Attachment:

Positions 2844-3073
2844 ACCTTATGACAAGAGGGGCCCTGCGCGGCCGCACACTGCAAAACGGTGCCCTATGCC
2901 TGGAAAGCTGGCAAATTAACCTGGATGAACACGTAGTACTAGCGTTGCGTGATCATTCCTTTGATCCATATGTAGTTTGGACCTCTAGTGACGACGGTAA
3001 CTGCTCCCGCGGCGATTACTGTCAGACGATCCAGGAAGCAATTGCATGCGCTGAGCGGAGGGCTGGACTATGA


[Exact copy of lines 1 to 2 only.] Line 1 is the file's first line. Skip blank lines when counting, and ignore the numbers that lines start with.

Positions 2844-3073
2844 ACCTTATGACAAGAGGGGCCCTGCGCGGCCGCACACTGCAAAACGGTGCCCTATGCC